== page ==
NEW DELHI — Even for a city considered one of the world’s most polluted, the Indian capital hit a new low this past week.

Air so dirty you can taste and smell it; a gray haze that makes a gentle stroll a serious health hazard.

According to one advocacy group, government data shows that the smog that enveloped New Delhi was the worst in the last 17 years. The concentration of PM2.5, tiny particulate pollution that can clog lungs, averaged close to 700 micrograms per cubic meter. That’s 12 times the government norm and a whopping 70 times the WHO standards.

Similar problems have also plagued areas of Pakistan, resulting in breathing problems, and causing more than 20 deaths in traffic accidents caused by poor visibility on highways, officials and a meteorologist said.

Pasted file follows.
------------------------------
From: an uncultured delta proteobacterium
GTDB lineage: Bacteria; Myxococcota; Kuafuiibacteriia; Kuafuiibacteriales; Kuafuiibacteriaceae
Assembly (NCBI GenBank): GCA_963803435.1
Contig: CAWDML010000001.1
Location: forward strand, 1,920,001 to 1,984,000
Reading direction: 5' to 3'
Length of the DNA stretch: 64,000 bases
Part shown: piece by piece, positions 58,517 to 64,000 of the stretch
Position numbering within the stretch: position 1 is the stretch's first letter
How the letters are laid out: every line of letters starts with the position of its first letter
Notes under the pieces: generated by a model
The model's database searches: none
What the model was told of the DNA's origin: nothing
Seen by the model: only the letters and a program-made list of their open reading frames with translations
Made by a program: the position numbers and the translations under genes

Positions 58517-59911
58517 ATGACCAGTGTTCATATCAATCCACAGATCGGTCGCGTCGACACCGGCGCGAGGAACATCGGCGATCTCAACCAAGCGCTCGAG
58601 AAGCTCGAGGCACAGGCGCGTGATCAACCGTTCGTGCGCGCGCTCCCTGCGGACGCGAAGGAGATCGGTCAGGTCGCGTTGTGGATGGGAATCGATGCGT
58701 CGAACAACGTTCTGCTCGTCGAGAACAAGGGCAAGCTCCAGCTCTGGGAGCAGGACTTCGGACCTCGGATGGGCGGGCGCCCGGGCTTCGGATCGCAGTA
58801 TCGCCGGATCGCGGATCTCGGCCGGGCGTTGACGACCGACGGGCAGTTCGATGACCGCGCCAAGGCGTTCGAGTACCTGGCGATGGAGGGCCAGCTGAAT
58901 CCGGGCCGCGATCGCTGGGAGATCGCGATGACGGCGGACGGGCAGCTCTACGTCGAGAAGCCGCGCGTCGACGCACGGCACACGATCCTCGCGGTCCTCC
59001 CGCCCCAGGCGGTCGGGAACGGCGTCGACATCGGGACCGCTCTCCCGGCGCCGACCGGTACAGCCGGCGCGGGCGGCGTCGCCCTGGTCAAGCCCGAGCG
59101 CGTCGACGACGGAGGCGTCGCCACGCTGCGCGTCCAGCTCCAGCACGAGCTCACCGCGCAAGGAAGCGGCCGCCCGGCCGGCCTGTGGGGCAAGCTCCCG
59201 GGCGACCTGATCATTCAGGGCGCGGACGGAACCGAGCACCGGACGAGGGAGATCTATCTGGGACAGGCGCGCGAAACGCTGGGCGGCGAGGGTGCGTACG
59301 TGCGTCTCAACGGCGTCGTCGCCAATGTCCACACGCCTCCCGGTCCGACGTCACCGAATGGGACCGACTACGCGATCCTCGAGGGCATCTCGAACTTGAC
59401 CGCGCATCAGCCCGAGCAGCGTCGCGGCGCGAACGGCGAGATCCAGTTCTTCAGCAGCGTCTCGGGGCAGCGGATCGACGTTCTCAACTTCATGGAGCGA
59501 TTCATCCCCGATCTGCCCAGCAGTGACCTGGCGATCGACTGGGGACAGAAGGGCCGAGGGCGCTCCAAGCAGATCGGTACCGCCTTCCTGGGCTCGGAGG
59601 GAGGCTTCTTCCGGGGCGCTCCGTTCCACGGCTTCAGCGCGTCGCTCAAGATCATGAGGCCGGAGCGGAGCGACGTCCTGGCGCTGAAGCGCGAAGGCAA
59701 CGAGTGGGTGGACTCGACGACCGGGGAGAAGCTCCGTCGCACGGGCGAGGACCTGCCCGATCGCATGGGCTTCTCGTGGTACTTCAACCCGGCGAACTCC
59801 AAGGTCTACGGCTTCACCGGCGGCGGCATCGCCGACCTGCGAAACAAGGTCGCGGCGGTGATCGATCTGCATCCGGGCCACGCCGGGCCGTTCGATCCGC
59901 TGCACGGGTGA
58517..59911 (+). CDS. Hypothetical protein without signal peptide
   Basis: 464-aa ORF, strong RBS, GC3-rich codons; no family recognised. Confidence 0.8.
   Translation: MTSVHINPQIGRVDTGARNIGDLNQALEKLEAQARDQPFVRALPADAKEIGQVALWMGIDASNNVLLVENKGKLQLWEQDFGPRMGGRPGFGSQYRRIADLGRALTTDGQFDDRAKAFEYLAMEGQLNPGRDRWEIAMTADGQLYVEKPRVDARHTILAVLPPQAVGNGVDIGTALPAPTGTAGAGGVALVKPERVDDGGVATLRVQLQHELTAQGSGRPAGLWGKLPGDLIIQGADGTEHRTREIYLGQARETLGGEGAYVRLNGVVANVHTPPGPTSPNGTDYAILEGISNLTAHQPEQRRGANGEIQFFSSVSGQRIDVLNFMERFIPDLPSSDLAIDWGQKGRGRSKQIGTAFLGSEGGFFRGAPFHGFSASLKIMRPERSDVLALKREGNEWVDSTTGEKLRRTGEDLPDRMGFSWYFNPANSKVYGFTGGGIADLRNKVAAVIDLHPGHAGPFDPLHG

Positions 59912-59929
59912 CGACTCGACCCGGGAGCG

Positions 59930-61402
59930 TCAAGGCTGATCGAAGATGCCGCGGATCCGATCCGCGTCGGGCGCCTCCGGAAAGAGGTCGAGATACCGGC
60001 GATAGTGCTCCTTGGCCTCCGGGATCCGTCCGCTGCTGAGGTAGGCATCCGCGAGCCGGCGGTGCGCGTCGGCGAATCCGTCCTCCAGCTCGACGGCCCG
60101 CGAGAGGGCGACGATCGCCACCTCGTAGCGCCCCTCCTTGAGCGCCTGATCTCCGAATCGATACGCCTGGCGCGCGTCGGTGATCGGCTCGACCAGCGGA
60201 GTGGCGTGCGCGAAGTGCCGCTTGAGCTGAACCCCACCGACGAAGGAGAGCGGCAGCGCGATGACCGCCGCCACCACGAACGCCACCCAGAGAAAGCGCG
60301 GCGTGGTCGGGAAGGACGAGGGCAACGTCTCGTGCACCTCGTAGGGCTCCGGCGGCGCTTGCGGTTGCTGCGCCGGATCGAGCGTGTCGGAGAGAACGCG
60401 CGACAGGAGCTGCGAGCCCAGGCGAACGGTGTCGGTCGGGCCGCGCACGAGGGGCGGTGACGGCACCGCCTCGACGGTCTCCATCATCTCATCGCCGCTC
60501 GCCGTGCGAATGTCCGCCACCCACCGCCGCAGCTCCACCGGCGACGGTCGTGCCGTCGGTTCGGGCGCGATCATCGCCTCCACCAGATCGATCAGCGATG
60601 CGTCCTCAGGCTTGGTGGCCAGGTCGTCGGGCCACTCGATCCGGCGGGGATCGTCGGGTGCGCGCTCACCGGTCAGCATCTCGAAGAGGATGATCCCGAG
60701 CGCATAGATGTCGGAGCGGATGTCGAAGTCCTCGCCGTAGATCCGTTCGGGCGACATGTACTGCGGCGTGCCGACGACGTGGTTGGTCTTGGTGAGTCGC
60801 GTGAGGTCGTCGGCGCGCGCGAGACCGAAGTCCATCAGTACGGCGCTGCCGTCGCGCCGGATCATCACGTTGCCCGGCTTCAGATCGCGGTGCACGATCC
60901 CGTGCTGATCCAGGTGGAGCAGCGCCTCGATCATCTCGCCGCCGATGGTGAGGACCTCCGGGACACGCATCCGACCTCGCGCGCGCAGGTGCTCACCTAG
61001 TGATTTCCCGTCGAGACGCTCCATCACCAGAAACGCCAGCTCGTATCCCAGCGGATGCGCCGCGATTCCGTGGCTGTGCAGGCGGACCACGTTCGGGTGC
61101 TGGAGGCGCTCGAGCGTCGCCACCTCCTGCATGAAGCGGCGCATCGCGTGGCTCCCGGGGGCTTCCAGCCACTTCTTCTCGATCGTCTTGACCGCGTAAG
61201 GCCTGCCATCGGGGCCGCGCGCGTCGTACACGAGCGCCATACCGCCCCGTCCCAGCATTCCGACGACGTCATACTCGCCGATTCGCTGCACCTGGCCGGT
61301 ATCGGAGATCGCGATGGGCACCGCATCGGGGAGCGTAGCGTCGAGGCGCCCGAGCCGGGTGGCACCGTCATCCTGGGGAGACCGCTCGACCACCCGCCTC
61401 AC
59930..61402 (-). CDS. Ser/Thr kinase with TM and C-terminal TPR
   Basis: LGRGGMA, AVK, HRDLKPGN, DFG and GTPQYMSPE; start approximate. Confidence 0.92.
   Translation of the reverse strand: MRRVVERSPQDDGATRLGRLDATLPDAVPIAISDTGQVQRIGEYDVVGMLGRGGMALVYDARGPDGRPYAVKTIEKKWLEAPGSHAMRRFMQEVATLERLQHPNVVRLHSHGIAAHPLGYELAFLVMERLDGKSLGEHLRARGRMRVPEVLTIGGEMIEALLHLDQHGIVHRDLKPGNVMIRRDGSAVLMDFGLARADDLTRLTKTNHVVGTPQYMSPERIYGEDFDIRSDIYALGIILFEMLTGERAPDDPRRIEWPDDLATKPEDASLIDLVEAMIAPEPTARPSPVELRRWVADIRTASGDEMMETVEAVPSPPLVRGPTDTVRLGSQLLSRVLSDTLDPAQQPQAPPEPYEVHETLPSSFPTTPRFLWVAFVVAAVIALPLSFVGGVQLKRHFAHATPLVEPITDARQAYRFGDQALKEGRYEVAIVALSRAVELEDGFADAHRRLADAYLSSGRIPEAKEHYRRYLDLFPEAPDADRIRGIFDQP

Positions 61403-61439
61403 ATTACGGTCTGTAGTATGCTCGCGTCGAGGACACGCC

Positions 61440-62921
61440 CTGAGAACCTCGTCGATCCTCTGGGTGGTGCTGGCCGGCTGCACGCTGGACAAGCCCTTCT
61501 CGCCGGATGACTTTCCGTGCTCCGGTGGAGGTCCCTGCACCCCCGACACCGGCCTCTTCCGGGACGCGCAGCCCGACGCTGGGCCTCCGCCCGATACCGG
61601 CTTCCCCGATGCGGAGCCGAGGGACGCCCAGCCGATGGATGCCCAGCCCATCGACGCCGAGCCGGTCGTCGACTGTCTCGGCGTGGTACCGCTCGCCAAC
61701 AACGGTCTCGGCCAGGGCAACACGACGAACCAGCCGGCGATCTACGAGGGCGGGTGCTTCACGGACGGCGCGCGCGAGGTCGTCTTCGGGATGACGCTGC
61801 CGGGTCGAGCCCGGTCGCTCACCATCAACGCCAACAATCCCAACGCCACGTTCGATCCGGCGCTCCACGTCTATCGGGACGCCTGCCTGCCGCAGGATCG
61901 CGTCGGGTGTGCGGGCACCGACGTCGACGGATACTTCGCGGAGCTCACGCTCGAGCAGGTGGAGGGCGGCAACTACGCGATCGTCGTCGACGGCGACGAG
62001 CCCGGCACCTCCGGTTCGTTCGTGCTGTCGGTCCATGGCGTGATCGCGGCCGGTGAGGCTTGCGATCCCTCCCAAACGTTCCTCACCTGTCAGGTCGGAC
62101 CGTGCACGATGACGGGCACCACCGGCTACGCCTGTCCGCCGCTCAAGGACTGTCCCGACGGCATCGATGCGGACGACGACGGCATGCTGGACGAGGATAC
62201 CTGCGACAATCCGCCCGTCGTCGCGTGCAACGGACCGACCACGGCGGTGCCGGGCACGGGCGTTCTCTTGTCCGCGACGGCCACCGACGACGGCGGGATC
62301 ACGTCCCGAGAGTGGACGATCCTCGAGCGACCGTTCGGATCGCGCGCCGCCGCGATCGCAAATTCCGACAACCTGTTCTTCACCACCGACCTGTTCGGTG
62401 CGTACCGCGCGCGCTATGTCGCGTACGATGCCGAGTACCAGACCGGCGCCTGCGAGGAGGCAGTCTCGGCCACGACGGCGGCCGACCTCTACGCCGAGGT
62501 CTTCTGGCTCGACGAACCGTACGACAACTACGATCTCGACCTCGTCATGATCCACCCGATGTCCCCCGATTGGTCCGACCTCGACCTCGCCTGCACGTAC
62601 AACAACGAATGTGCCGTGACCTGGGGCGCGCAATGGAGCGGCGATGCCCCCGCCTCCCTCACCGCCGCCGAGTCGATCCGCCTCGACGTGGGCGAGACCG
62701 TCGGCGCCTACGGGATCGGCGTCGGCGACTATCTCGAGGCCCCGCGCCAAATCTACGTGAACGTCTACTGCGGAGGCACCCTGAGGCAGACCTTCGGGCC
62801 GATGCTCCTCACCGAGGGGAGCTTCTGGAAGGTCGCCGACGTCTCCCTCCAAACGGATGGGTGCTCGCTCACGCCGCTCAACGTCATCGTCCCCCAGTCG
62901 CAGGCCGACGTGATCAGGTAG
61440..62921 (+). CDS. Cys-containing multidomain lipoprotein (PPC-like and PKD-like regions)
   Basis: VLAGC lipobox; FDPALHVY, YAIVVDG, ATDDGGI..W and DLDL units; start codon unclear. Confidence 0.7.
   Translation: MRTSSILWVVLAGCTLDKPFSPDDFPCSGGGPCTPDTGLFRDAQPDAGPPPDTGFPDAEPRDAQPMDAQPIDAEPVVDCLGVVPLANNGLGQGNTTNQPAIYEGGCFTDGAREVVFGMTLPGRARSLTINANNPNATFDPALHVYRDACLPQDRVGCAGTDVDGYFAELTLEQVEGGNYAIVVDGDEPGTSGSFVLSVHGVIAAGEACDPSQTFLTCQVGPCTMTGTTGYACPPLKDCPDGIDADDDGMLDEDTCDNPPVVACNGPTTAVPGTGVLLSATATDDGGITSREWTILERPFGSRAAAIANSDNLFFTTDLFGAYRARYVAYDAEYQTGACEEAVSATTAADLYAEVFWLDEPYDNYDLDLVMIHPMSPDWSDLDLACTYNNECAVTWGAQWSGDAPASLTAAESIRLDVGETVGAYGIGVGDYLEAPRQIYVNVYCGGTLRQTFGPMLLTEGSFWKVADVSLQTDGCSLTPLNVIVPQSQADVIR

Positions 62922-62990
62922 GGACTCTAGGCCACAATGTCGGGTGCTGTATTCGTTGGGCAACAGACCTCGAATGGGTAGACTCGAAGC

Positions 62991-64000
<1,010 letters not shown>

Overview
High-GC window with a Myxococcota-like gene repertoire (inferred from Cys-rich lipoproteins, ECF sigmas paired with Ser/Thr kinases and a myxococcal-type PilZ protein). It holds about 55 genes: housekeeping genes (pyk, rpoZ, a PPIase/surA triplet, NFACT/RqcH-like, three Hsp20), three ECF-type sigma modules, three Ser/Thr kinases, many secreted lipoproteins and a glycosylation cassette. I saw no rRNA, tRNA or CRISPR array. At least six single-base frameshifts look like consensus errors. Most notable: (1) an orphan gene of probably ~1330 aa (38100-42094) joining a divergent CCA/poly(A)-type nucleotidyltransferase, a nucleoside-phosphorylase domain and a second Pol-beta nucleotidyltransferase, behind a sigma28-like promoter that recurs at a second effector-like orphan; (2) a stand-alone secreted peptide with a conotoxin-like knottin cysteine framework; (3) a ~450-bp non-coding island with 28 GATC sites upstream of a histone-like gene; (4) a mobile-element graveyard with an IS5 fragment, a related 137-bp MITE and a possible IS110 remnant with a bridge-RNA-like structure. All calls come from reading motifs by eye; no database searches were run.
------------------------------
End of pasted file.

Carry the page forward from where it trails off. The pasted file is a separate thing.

The Delhi winter, once a glorious time of clear – crisp days that meant holidays and weekends spent picnicking in its many public parks – is now a time of annual health woes.

As millions struggle with hacking coughs and burning eyes, many schools across the city have either shut down or ended all outdoor activities. Doctors have asked people to stay indoors during the worst days.

Yet many of the problems that turn Delhi’s air so toxic continue unabated. People still set off massive amounts of festival fireworks, piles of garbage burn all night and dust from the construction projects that dot the city is unchecked.

And at the start of every winter, farmers in the states bordering the city begin burning straw from their rice paddy crop to clear the fields for planting wheat.